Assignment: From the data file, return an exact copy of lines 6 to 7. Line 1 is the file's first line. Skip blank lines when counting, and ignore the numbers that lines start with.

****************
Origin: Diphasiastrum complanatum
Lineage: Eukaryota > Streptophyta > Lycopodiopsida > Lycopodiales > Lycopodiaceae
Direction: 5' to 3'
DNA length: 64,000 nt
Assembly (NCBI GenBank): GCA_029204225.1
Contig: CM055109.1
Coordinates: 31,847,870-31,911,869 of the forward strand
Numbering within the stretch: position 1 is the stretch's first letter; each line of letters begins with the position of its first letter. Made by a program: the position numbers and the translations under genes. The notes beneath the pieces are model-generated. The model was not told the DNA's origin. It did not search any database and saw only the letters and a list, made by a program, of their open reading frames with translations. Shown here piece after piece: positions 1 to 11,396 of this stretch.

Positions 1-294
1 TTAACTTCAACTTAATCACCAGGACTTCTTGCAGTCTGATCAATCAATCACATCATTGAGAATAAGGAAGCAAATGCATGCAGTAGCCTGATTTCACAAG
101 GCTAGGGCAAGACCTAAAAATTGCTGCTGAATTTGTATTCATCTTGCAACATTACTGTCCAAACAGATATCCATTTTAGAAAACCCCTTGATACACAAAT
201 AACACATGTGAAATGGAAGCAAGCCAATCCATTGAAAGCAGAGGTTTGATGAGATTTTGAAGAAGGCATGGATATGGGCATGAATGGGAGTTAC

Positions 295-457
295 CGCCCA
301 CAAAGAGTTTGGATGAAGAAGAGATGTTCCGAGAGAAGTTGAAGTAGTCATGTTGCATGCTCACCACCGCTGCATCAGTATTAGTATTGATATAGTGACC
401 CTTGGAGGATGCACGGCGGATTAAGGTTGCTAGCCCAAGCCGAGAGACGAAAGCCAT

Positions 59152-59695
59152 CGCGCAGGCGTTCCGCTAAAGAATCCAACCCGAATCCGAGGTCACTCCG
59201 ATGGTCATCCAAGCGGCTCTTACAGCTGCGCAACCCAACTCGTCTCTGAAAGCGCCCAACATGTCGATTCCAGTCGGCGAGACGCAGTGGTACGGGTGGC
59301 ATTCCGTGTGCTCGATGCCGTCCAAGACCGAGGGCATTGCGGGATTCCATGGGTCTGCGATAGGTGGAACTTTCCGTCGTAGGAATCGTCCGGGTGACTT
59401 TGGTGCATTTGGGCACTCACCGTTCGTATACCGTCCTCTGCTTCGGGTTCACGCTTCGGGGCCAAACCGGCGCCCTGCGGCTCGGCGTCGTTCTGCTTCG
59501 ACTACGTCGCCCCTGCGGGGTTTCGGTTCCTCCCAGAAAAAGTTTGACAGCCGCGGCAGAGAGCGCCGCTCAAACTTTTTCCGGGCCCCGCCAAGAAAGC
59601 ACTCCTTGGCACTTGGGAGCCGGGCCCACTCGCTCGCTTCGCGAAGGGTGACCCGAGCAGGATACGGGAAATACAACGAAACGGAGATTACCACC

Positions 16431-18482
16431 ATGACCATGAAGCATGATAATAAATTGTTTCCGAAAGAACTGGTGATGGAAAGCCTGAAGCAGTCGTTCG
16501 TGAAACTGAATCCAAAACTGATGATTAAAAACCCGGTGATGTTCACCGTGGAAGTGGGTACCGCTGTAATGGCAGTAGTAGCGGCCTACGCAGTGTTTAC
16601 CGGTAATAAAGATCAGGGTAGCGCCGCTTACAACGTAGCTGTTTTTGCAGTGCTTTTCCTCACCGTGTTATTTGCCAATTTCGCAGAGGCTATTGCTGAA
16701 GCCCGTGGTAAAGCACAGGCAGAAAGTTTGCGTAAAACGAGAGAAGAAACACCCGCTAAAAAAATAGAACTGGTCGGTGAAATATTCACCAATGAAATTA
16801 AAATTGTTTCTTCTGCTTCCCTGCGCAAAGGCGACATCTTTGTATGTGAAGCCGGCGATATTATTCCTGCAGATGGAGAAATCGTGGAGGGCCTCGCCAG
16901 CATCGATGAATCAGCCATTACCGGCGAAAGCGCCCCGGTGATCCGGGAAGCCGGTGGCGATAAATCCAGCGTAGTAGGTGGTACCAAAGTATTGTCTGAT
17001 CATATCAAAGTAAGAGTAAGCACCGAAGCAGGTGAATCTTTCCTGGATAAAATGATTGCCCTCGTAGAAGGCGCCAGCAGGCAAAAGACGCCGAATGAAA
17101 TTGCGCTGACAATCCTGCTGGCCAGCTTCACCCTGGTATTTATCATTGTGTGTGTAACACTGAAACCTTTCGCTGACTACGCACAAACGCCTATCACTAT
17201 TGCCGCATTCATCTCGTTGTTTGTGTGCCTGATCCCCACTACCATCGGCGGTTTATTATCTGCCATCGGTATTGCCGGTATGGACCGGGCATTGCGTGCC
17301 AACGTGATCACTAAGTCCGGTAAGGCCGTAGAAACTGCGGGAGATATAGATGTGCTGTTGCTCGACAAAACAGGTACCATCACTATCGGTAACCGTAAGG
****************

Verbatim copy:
Contig: CM055109.1
Coordinates: 31,847,870-31,911,869 of the forward strand